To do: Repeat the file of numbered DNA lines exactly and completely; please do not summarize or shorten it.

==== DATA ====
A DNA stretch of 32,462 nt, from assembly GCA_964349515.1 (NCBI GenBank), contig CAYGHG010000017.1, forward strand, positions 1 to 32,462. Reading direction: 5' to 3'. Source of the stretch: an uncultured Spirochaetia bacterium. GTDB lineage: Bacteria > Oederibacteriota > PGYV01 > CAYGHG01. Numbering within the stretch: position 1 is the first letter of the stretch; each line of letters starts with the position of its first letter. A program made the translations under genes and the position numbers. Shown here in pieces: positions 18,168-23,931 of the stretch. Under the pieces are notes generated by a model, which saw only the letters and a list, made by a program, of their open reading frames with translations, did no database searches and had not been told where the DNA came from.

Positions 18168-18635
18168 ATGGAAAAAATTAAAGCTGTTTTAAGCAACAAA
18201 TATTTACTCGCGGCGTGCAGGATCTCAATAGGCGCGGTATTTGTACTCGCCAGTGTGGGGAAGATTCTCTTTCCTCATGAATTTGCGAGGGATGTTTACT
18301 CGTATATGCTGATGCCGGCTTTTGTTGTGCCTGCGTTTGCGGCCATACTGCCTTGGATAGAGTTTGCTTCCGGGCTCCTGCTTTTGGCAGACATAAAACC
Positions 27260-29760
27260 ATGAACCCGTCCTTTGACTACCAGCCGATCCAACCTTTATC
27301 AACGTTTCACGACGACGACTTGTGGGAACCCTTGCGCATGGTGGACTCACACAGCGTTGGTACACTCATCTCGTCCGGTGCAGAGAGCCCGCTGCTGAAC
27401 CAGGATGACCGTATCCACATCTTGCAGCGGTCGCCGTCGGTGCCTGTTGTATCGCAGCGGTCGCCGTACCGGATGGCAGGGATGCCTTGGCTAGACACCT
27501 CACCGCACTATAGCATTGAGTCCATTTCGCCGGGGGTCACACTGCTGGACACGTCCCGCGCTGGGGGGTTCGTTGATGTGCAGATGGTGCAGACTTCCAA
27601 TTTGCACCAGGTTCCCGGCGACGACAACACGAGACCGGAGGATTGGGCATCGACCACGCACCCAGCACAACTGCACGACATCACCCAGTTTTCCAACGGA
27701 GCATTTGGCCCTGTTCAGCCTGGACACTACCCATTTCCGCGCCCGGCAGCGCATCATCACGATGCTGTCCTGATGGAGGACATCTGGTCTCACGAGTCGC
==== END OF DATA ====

A DNA stretch of 32,462 nt, from assembly GCA_964349515.1 (NCBI GenBank), contig CAYGHG010000017.1, forward strand, positions 1 to 32,462. Reading direction: 5' to 3'. Source of the stretch: an uncultured Spirochaetia bacterium. GTDB lineage: Bacteria > Oederibacteriota > PGYV01 > CAYGHG01. Numbering within the stretch: position 1 is the first letter of the stretch; each line of letters starts with the position of its first letter. A program made the translations under genes and the position numbers. Shown here in pieces: positions 18,168-23,931 of the stretch. Under the pieces are notes generated by a model, which saw only the letters and a list, made by a program, of their open reading frames with translations, did no database searches and had not been told where the DNA came from.

Positions 18168-18635
18168 ATGGAAAAAATTAAAGCTGTTTTAAGCAACAAA
18201 TATTTACTCGCGGCGTGCAGGATCTCAATAGGCGCGGTATTTGTACTCGCCAGTGTGGGGAAGATTCTCTTTCCTCATGAATTTGCGAGGGATGTTTACT
18301 CGTATATGCTGATGCCGGCTTTTGTTGTGCCTGCGTTTGCGGCCATACTGCCTTGGATAGAGTTTGCTTCCGGGCTCCTGCTTTTGGCAGACATAAAACC
Positions 27260-29760
27260 ATGAACCCGTCCTTTGACTACCAGCCGATCCAACCTTTATC
27301 AACGTTTCACGACGACGACTTGTGGGAACCCTTGCGCATGGTGGACTCACACAGCGTTGGTACACTCATCTCGTCCGGTGCAGAGAGCCCGCTGCTGAAC
27401 CAGGATGACCGTATCCACATCTTGCAGCGGTCGCCGTCGGTGCCTGTTGTATCGCAGCGGTCGCCGTACCGGATGGCAGGGATGCCTTGGCTAGACACCT
27501 CACCGCACTATAGCATTGAGTCCATTTCGCCGGGGGTCACACTGCTGGACACGTCCCGCGCTGGGGGGTTCGTTGATGTGCAGATGGTGCAGACTTCCAA
27601 TTTGCACCAGGTTCCCGGCGACGACAACACGAGACCGGAGGATTGGGCATCGACCACGCACCCAGCACAACTGCACGACATCACCCAGTTTTCCAACGGA
27701 GCATTTGGCCCTGTTCAGCCTGGACACTACCCATTTCCGCGCCCGGCAGCGCATCATCACGATGCTGTCCTGATGGAGGACATCTGGTCTCACGAGTCGC